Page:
With state government stay-at-home orders pushing more people online, bad actors are increasingly interested in and increasing their use of web shell malware.
The NSA (National Security Agency) and the Australian Signals Directorate very recently (22 April) issued a dual-seal Cybersecurity Information Sheet focused on detecting and preventing web shell malware. Among the items highlighted in the 17-page document was a list of 13 web application vulnerabilities commonly exploited to install web shell malware. Of the 13 cited, we have seen a significant increase to our CyRating® for several of them.
One vulnerability that our AI analysis clearly indicates is of special interest to cyber criminals during the COVID-19 situation is CVE-2019-19781* related to Citrix® Gateway, Citrix® Application Delivery Controller, and Citrix® SD-WAN WANOP appliances. In the accompanying graph, notice the sudden steep increase in CyRating® around the end of January. Contrast the timing of that increase with the Google Trends image which shows general interest of the word (and its variants) “Coronavirus” lagging by weeks. This is pretty good anecdotal evidence that cyber criminals are initiative-taking and adaptive threat actors.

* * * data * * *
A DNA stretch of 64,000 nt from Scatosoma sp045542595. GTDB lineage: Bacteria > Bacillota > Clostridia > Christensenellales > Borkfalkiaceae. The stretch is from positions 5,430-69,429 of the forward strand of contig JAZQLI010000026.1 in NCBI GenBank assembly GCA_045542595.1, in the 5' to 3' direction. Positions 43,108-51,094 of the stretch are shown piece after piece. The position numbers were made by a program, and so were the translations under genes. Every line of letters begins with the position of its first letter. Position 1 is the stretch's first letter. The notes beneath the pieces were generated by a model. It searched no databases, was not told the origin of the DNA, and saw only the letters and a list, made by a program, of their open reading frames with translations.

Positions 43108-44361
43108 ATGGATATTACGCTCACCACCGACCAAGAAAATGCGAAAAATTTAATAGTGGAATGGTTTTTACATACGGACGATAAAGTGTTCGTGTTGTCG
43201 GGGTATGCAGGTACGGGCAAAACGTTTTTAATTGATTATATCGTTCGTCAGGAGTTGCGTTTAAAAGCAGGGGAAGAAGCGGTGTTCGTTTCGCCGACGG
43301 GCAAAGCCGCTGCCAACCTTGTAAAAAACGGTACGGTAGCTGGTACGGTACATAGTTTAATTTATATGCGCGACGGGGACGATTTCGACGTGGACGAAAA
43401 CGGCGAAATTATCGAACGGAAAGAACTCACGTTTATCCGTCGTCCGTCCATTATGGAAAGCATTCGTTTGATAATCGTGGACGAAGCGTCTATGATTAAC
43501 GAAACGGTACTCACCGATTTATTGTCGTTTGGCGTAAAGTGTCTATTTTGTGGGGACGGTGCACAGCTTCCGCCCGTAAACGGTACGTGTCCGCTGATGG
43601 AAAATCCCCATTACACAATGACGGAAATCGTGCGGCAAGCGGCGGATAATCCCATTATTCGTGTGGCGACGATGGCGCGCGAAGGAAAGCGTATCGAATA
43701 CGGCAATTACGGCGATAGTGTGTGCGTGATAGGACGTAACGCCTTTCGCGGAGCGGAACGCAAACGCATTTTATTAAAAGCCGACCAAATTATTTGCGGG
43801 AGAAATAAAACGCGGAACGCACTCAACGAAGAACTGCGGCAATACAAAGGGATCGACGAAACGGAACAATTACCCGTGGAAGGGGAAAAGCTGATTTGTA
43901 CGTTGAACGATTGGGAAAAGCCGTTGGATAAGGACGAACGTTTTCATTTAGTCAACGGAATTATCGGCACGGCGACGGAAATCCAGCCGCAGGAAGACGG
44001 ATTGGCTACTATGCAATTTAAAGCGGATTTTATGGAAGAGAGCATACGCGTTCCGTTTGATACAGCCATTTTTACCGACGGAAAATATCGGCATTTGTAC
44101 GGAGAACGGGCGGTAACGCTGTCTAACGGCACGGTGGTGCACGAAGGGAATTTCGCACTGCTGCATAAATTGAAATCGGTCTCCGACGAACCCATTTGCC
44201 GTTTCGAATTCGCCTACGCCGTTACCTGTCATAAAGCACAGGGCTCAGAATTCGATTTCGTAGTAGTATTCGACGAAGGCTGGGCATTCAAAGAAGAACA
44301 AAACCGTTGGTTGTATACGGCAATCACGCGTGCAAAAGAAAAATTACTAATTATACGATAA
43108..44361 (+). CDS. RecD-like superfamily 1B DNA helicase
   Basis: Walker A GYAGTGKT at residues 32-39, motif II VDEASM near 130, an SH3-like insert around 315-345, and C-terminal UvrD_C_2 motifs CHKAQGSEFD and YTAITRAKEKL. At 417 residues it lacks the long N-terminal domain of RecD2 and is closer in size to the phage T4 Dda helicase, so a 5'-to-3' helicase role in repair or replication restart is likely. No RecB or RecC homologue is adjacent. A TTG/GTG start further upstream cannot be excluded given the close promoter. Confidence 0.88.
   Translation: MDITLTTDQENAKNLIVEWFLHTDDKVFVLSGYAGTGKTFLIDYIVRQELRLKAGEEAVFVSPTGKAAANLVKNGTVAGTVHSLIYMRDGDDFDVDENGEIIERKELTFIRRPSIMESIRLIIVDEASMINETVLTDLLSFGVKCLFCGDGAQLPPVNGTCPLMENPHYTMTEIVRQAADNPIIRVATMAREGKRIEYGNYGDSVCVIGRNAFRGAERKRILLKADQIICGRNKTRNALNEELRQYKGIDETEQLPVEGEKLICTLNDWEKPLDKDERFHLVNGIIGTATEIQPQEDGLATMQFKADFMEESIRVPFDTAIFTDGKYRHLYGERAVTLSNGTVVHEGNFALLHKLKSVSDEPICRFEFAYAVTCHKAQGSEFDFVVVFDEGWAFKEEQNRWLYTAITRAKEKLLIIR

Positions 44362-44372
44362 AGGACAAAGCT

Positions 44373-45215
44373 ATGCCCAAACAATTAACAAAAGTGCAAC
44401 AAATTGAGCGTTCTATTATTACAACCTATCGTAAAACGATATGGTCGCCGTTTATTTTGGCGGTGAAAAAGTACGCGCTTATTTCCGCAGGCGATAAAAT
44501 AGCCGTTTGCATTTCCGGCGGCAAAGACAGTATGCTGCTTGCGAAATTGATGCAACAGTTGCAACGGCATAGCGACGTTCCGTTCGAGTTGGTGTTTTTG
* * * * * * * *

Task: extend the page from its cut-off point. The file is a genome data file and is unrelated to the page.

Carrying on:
The CyRating® Score is designed to encapsulate the likelihood of threat. CYR3CON developed CyRating® as a means to distill a lot of complex information and context regarding each CVE into a single number. For the average vulnerability, CyRating® has a value of 1.0. Since it is a measure of relative likelihood, a vuln with a CyRating® Score of 10.0 indicates that it is 10x more likely that the average vuln to be exploited by hackers.
CyRating® is calculated using a peer-reviewed, supervised ML (machine learning) approach. Threat intel from various hacker community sources is aligned with information on exploits-in-the-wild to produce the prediction. The CyRating® score is very useful for prioritizing vulnerability mitigation/remediation efforts. Emblematic of threat, CyRating® is designed to be considered in combination with internal organizational policies, controls, and/or topology (attack surface) in assessing overall risk.
The Score can also be used to rapidly triage intelligence information. Since the CyRating® Score is driven by continuous analysis of threat intelligence, a higher score is generally indicative of threats that will use a particular vuln in an attack. When combined with an organizational assessment of impact (potential damage), CyRating® can be used to effectively drive security decisions.
* The CVE or "Common Vulnerability Enumeration" is a standard for identifying software and hardware vulnerabilities set by the US National Institute of Standards (NIST). Click here for more information.